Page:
What: Investors in Atara Biotherapeutics (NASDAQ:ATRA) are having a tough start to the week as shares of the clinical-stage biopharmaceutical company are down more than 25% as of 12:00 p.m. ET Monday after it reported disappointing clinical news related to PINTA 745, one of its compounds in clinical development.

So what: Atara announced that PINTA 745, its compound being studied as a treatment option for protein-energy wasting in patients with end-stage renal disease, failed to meet its primary endpoint in its phase 2 proof-of-concept trial.

In the release, Isaac Ciechanover, Atara Biotherapeutics' CEO, stated:

We are very disappointed that PINTA 745 did not meet the primary endpoint of this Phase 2 clinical trial. These data are unambiguous and contrast with prior clinical and preclinical results.

Based on the results, Atara's management team made the decision to suspend all further development of PINTA 745 and focus their resources on other compounds.

Investors were disappointed by the news and sold off shares hard today as a result.

Now what: While seeing the company report downbeat clinical news is never fun, Atara's investors should remember that the company has several other promising compounds currently in clinical development, so its future was never completely dependent on the success of PINTA 745 alone. They should also keep in mind that Atara holds more than $334 million in cash on its balance sheet at the moment, so it remains in healthy financial shape.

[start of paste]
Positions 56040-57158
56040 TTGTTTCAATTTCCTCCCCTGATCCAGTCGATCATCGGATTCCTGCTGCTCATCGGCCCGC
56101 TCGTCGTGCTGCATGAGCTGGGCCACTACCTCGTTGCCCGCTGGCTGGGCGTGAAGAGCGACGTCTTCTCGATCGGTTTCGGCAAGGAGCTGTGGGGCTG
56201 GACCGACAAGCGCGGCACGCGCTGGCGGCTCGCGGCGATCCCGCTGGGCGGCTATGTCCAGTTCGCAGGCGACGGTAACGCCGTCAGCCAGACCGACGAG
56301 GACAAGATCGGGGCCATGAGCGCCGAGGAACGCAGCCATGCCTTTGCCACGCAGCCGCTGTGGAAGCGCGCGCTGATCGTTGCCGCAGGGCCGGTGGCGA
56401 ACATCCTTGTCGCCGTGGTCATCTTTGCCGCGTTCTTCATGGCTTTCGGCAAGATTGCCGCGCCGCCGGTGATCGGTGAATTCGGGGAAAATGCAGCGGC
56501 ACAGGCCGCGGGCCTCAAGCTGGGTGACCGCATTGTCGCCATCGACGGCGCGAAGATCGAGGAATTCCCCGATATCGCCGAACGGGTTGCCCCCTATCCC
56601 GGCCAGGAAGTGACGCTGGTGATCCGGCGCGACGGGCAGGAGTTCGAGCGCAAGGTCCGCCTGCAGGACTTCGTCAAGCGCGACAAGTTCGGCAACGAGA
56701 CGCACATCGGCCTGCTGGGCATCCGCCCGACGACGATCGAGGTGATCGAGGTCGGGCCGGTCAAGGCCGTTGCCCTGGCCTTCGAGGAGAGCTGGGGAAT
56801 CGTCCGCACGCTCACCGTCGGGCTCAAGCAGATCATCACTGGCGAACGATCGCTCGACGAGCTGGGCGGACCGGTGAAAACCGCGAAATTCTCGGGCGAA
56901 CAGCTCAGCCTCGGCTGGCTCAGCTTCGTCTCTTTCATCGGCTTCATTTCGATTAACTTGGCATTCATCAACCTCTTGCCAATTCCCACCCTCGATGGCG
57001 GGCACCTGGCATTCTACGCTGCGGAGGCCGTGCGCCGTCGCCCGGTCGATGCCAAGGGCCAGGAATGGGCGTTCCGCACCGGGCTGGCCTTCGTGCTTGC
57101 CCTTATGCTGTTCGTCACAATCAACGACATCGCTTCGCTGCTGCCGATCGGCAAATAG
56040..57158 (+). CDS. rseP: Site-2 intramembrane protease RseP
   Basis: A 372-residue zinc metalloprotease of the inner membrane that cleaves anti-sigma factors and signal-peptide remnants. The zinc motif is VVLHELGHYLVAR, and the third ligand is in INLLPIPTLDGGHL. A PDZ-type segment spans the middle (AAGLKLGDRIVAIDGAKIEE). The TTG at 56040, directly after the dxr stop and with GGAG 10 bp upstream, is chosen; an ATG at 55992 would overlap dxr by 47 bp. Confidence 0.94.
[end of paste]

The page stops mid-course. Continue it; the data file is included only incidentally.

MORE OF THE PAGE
Atara's stock has also been a big winner for investors since the company came public in late 2014 as its shares have more than doubled since first hitting the markets. Those results compares very favorably to the biotechnology sector in general as the SPDR S&P Biotech ETF (NYSEMKT:XBI), which holds a group of 103 biotechnology stocks, is only up about 23% over that same time period.

ATRA Chart

Seeing Atara's stock outperform the SPDR S&P Biotech ETF since its IPO should give its investors some confidence that the company still offers upside potential if its other clinical programs prove to be successful. After all, the SPDR S&P Biotech ETF has been a terrific performer over the years, so thrashing its returns for even a short period of time is no small task.